The Danish Parliament has appointed Emeritus Professor Jørgen Grønnegård Christensen from the Department of Political Science at Aarhus University to head a committee tasked with reviewing the government’s and the authorities’ handling of the COVID-19 pandemic in Denmark. The other members of the committee are Helle Bødker Madsen, professor of medical law at the Department of Law, Aarhus University; Lars Østergaard, MD, PhD, professor at the Department of Infectious Diseases, Aarhus University Hospital; Dorte Gyrd-Hansen, professor of health economics at the Danish Centre for Health Economics, University of Southern Denmark; and Jostein Askim, professor of public administration at the Department of Political Science, University of Oslo. Parliament has asked the committee to scrutinize Denmark’s response to the virus, from the moment the first reports of the spread of the disease came from Wuhan in China early this year to the shutdown of the country in March and the reopening that began in April. Gags, not masks Jørgen Grønnegård Christensen told me that the committee has already begun its work. But even though it met for the first time yesterday, it’s hard to get a word out of Christensen about how the committee is planning to approach its work on the analysis that will be completed by late January 2021. There’s a good reason for that, he explained: “We’ve been asked to look backwards in terms of our response to COVID-19. But it seems pretty clear that this will remain a politically sensitive topic as we work throughout the autumn. So yesterday, the group decided that we won’t be saying much during that period, because that could easily make it more difficult for us to do our job.” The committee has also decided to keep a low profile for another reason as well: “We want to avoid a situation where statements we make are presented as conclusions before we’ve completed our analysis. So let me put it this way: We haven’t decided to put masks on, we’ve decided to put gags on!” The aim of committee’s analysis is to provide a foundation for learning as much as possible about the government’s and authorities’ handling of the initial phases of the COVID-19 crisis. On this background, we can draw conclusions that will benefit us if a similar situation arises in future. There’s a more concrete description of the committee’s focus in a report from the Danish Parliament’s committee on rules of procedure: “The majority wishes the experts to be given access to all relevant materials and documents, including the material and information received by the Prime Minister's Office in the initial phase from other ministries and agencies, with a special focus on the Ministry of Health, the Danish Health Authority, Statens Serum Institut, the Danish Medicines Agency, the Danish Patient Safety Authority, the Ministry of Justice and the Ministry of Finance.” The next passage might make you raise your eyebrows, however: It reads: “Naturally, it will be up to the government to assess which materials it wishes to disclose, as under the law the government can only be forced to disclose these materials if a commission is appointed under the law on investigative committees.” Will have access to all available material Despite this caveat, Jørgen Grønnegård Christensen stressed that there is no reason to be concerned that the committee won’t be given access to all available material in connection with its analysis. “You might call that an initial reservation that was included when the report was written, which was a time of intense work at several levels. But that reservation has been dealt with, and we will be given access to all materials,” Christensen assured me. He added: “However, we will receive documents on internal deliberations in the government that we will not be able to quote directly, and so we’ll have to paraphrase them. On the background of the conclusions the group draws from the material, everyone will be able to see what we’ve arrived at in relation to what we’ve been asked to analyse. So it’s also a question of trust. Trust that we will perform our research with integrity.” May be necessary to prioritise The politicians’ list of things they’d like the committee to investigate this autumn is long. So the committee has also reserved the right to prioritise, and Christensen is quite clear about what’s most important: “The most important thing is to analyse the grounds on which the decision to shut down the country was taken, the advice the government was given in that connection by the authorities, as well as to clarify the entire decision-making process. These are the three most important issues for us to understand in order to assess whether there were steps in the process that weren’t entirely appropriate.”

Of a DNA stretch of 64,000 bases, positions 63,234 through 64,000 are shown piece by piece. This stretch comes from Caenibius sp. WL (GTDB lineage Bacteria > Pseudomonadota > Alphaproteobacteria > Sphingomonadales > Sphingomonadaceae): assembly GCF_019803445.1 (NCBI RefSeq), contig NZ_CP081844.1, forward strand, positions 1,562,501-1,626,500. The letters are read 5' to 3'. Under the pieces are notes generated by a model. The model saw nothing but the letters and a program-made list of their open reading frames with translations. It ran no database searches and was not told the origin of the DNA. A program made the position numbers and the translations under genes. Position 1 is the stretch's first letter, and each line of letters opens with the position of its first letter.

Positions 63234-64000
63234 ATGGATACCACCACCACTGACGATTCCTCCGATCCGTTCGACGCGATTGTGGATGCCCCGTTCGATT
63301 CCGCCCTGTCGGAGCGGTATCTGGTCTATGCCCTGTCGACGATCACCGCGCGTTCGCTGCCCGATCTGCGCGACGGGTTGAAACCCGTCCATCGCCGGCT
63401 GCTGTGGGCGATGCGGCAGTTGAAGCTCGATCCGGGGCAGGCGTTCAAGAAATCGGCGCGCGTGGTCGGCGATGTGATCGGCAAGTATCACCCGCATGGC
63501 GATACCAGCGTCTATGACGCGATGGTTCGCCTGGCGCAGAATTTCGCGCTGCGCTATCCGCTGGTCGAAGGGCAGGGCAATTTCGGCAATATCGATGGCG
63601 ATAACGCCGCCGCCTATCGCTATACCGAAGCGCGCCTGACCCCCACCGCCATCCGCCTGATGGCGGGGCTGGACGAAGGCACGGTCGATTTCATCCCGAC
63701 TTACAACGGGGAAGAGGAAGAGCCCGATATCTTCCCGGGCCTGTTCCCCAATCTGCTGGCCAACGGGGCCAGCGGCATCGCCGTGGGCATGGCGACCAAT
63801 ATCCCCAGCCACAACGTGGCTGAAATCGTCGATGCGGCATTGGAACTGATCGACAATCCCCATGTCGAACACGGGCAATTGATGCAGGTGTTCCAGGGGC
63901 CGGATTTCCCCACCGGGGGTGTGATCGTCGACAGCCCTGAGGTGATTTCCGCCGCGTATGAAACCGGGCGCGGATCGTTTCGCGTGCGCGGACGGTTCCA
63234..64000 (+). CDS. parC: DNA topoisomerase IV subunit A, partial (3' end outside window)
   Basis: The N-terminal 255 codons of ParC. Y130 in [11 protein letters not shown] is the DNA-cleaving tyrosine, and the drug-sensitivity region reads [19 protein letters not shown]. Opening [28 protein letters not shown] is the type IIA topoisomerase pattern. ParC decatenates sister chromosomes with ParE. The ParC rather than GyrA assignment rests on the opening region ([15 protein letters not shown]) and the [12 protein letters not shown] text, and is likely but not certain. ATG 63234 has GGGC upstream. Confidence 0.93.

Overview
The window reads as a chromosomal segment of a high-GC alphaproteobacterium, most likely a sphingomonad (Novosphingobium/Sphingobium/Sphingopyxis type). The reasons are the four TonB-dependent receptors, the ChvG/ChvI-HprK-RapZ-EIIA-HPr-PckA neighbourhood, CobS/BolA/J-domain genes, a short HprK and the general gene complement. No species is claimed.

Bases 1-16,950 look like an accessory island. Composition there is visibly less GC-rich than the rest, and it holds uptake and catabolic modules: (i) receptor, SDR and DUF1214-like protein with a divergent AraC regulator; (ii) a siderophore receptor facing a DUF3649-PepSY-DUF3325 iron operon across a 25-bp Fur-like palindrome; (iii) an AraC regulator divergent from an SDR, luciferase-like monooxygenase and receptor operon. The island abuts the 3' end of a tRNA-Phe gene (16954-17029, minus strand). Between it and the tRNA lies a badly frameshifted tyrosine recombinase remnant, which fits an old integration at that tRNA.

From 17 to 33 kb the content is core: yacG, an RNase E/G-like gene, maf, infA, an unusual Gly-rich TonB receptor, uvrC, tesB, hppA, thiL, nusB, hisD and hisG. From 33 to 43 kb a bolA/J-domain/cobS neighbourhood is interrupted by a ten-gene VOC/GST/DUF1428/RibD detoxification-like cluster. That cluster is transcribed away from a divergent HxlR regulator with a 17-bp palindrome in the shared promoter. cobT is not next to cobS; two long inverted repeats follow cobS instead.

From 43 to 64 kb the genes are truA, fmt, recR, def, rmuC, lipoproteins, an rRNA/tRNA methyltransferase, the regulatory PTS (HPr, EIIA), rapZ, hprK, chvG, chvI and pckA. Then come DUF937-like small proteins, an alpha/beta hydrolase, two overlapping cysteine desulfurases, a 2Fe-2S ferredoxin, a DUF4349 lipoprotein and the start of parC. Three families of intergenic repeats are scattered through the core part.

Translated by Lenore Messick

FACTS

The purpose of the committee’s analysis is to discover what lessons are to be learned from the government’s and the authorities’ handling of the COVID-19 crisis – lessons that can be applied if a similar situation arises in future. To this end, the committee has been tasked with finding the answers to questions like:

  • What was the basis for the emergency legislation that was passed in connection with the shutdown?Here the committee will evaluate the nature of the health-related and economic evidence on which the emergency legislation was based. And whether the evaluations of government officials and authorities could be freely communicated to Parliament and the public. 

  • What were the Danish Parliament's options for oversight of the government's actions during the shutdown?
  • What was the emergency response? What was the situation in terms of the authorities' testing capacity? And hospital treatment capacity? In relation to the above, the committee has been tasked with assessing the government's strategy, including the background for the shift in strategy that took place along the way and the importance of preparedness for the government's choice of testing strategy.

  • How well-prepared were the healthcare system and the emergency response for handling a pandemic like COVID-19? Including whether previous governments' priorities in the healthcare sector have had an impact on COVID-19 response, and the prerequisites of the now-decommissioned epidemic commissions.

Last but not least, the report will contain recommendations on how best to handle a similar crisis. In addition, there will be a public consultation in the Danish Parliament, where the elected representatives will have the opportunity to ask the experts behind the report about its content, conclusions and recommendations.


Documentation